In order to understand the current position of the Community of Christ on the Book of Mormon, it's important to look at the role The Book of Mormon holds in the shared history of the Community of Christ and the LDS Church.
The Community of Christ and The Church of Jesus Christ of Latter-day Saints separated after the death of Joseph Smith. Both churches recognize him as the first latter-day prophet and church president until his death. One of the most important things Joseph Smith did in his lifetime was bringing forth the Book of Mormon as another witness of Jesus Christ. He considered it to be the word of God. In fact, according to Joseph Smith:
“I told the brethren that the Book of Mormon was the most correct of any book on earth, and the keystone of our religion, and a man would get nearer to God by abiding by its precepts, than by any other book.” (History of the Church, 4:461.)
Joseph Smith considered the Book of Mormon to be:
- The most correct of any book on earth (including the Bible, which is correct only “as far as it is translated correctly,” see Articles of Faith 1:8).
- The keystone of our religion: It holds us together, and without it we would crumble.
- The most effective book for teaching the precepts that will get us nearer to God: It contains the profound gospel of Jesus Christ, taught plainly.
Joseph Smith also said:
“Take away the Book of Mormon and the revelations and where is our religion? We have none” (History of the Church, 2:52).
“The Book of Mormon is true, just what it purports to be, and for this testimony I expect to give an account in the day of judgment” (Quoted by David Osborn, in “Recollections of the Prophet Joseph Smith,” Juvenile Instructor, Mar. 15, 1892, p. 173).
According to Parley P. Pratt, an early apostle:
“While visiting with brother Joseph in Philadelphia [December 1839], a very large church was opened for him to preach in, and about three thousand people assembled to hear him. Brother Rigdon spoke first, and dwelt on the Gospel, illustrating his doctrine by the Bible. When he was through, brother Joseph arose like a lion about to roar; and being full of the Holy Ghost, spoke in great power, bearing testimony of the visions he had seen, the ministering of angels which he had enjoyed; and how he had found the plates of the Book of Mormon, and translated them by the gift and power of God. He commenced by saying: ‘If nobody else had the courage to testify of so glorious a message from Heaven, and of the finding of so glorious a record, he felt to do it in justice to the people, and leave the event with God.’” (Autobiography of Parley P. Pratt, p. 259–261).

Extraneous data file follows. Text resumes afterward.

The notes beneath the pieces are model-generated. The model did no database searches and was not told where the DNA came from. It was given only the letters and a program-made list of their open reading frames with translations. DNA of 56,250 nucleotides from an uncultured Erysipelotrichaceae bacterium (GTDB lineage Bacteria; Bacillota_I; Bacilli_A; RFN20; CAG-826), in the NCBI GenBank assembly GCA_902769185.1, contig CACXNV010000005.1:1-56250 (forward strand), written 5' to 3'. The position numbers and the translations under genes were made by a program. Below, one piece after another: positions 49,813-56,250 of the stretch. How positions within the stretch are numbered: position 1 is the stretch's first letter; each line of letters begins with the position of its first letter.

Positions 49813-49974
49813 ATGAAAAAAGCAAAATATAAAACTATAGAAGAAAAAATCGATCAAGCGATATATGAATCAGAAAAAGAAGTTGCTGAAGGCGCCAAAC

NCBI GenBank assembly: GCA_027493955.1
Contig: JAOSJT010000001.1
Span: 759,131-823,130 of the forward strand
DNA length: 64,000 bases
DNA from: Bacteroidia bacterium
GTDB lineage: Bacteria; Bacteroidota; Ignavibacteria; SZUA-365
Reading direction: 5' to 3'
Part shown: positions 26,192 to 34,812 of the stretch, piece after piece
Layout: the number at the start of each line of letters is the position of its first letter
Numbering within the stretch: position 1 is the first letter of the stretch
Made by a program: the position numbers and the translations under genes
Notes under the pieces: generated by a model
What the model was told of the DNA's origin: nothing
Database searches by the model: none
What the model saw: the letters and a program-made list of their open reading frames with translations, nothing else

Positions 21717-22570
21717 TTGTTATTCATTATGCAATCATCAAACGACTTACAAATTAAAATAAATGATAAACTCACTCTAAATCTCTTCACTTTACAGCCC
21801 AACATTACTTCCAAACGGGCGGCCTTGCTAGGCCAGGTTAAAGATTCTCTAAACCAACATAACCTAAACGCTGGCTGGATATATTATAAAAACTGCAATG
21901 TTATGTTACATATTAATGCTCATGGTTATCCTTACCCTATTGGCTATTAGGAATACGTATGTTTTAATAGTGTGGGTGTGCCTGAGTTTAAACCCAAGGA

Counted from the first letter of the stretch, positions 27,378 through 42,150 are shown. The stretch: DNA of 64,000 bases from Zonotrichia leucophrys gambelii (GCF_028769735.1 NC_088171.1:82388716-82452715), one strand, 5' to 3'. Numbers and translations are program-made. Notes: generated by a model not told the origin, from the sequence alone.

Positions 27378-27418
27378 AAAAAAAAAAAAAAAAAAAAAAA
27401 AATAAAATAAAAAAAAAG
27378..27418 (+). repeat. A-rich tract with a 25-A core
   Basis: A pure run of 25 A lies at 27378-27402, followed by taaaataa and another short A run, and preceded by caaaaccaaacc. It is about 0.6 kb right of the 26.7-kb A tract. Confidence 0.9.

Joseph Smith's position on the Book of Mormon was very definitive and bold. However, if you compare those quotes to recent quotes like these from the Community of Christ:
“While the Church affirms the Book of Mormon as scripture, and makes it available for study and use in various languages, we do not attempt to mandate the degree of belief or use” (Spencer M. Veazey, 2007, dismissing a proposal that the Book of Mormon's divinity should be reaffirmed. Andrew M. Shields, “Official Minutes of Business Session, Wednesday March 28, 2007,” in 2007 World Conference Thursday Bulletin, March 29, 2007. Community of Christ, 2007.).
“The proper use of the Book of Mormon as sacred scripture has been under wide discussion in the 1970s and beyond, in part because of long-standing questions about its historicity and in part because of perceived theological inadequacies, including matters of race and ethnicity” (W. Grant McMurray, 2001, “They Shall Blossom as the Rose: Native Americans and the Dream of Zion”).
“With other Christians, we affirm the Bible as the foundational scripture for the church. In addition, Community of Christ uses the Book of Mormon and the Doctrine and Covenants as scripture. We do not use these sacred writings to replace the witness of the Bible or improve upon it, but because they confirm its message that Jesus Christ is the Living Word of God” (Community of Christ web site).
It becomes clear that the Community of Christ no longer defends the Book of Mormon as a necessary keystone of their religion, especially in contrast to the position of the LDS Church which shares its roots (see, for example, this recent affirmation by a current LDS apostle).
Therefore, from the perspective of a member of The Church of Jesus Christ of Latter-day Saints, while it is true that the Community of Christ has not rejected the Book of Mormon wholesale, the Community of Christ has rejected the Book of Mormon by not standing up for its necessity, power, and divinity.